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The joint report presented to the UPR Working Group by TEDIC and the Association for Progressive Communications (APC) consists of information broken down into three specific areas. A synthesis of each of them is offered here:
1. The right of women to live without violence: National and international regulations
The promulgation of Law 5777/2016 for the comprehensive protection of women against all forms of violence and the various international commitments signed and ratified by Paraguay related to the issue are highlighted.
2. Online gender-based violence: An invisible problem
The joint report reflects on the breadth of the definition of online violence, based on the work of organisations such as Luchadoras and APC. Reports in Latin America that indicate the need to increase the visibility of violence against women in digital spaces are also mentioned. Based on these precedents, it is pointed out that this problem has not been comprehensively addressed in legislation and public policies in Paraguay. Specifically, it is noted that article 6, paragraph I of Law 5777/16 is incomplete, since it focuses only on the non-consensual dissemination of images and their exposure by the media; leaving aside online harassment, threats, monitoring and access, discriminatory expressions, discredit, unauthorised access, impersonation/identity theft, abuse and sexual exploitation related to technologies, affecting the channels of expression and omission of actors with regulatory power. This also affects the ability to generate representative data in the Gender Observatory of the Ministry of Women to reflect the problem. It additionally hinders effective access to justice for violation of women's rights that occur in digital environments.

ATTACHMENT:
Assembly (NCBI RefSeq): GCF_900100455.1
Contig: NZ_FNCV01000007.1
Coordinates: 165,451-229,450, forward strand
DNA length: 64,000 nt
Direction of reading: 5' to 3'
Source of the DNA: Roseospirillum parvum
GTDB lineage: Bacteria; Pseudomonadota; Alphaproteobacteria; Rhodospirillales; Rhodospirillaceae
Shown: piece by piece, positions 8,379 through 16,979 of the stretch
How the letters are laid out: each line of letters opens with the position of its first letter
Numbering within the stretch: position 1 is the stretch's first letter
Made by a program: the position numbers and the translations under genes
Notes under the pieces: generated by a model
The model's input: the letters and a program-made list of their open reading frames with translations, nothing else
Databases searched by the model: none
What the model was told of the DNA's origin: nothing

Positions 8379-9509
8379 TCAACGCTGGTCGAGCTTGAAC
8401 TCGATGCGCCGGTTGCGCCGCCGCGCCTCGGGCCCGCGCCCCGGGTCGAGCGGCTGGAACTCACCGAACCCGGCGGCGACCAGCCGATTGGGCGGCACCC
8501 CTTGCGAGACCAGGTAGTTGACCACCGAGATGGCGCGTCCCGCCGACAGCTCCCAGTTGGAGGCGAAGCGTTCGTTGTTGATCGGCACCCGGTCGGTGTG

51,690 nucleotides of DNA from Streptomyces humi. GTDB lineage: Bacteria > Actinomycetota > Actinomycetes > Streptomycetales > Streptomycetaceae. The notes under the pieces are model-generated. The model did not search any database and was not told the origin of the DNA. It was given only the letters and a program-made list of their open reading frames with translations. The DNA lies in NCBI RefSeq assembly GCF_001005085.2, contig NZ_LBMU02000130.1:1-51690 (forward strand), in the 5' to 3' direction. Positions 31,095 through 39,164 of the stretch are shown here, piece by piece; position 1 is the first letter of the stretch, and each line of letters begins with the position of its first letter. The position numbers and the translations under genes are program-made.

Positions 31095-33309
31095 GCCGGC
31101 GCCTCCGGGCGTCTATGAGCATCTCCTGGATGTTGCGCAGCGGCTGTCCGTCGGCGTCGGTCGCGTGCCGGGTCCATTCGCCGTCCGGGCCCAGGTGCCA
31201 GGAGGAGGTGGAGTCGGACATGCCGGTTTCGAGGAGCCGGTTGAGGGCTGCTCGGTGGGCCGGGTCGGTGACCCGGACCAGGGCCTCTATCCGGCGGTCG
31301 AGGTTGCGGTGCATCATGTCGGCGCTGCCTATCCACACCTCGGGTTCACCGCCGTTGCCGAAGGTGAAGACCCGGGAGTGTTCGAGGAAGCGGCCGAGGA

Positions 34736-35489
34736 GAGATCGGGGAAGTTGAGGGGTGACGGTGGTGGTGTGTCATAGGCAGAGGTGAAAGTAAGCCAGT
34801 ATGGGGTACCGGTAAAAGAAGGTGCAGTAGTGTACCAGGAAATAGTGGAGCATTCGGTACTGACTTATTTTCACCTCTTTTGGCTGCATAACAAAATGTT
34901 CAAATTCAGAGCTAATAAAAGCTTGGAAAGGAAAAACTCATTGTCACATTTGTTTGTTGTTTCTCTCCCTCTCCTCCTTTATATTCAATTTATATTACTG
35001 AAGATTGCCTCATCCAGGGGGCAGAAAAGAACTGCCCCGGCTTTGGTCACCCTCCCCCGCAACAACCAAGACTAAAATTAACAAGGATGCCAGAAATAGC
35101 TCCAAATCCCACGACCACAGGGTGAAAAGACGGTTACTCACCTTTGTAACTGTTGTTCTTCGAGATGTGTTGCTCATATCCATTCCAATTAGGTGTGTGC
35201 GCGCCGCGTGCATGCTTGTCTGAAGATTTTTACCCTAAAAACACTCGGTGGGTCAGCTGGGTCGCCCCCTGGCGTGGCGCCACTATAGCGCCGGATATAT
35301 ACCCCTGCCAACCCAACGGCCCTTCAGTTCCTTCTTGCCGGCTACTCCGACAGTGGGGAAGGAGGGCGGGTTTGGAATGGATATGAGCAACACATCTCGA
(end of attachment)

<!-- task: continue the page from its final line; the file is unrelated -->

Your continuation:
3. Right to access to justice and judicial guarantees
Special emphasis is placed on the lack of access to justice in the Belén Whittingslow case. It is pointed out that this case constitutes gender-based violence online. The report expresses concerns about how violations of women's rights that occur in digital spaces, in addition to not being fully recognised, result in a systematic denial of justice in the Judicial Power. It is mentioned that the Inter-American Court of Human Rights has taken cognisance of the matter, since the organisation TEDIC, together with CEJIL and Belen’s family, have sent an Article 41 Letter (dated 31 October 2019) for the IACHR to request information from Paraguay on the measures it is taking in the case.
National report presented by Paraguay
The document sent by Paraguay in the framework of the examination to which the country will be subjected at the 38th session of the Universal Periodic Review Working Group has not addressed or even mentioned the concerns raised in the joint report presented by TEDIC and APC.
The document addresses in a general way the problem of violence against women, and the importance of the proclamation of Law 5777/16 and its regulatory decree. However, it does not make any reference to the indications about deficiencies in the framework of article 6, paragraph l.
Finally, the document does not make any kind of allusion to the Belén Whittingslow case or requests for information from the IACHR.
Summary of stakeholder communications in Paraguay - OHCHR Report
In the summary of reports sent by civil society organisations and compiled by the Office of the UN High Commissioner for Human Rights (OHCHR), a topic mentioned in the joint report sent by TEDIC-APC has been incorporated.
In paragraph 73, in the section on the rights of specific individuals or groups, the need to generate inclusive public policies for women's groups is mentioned.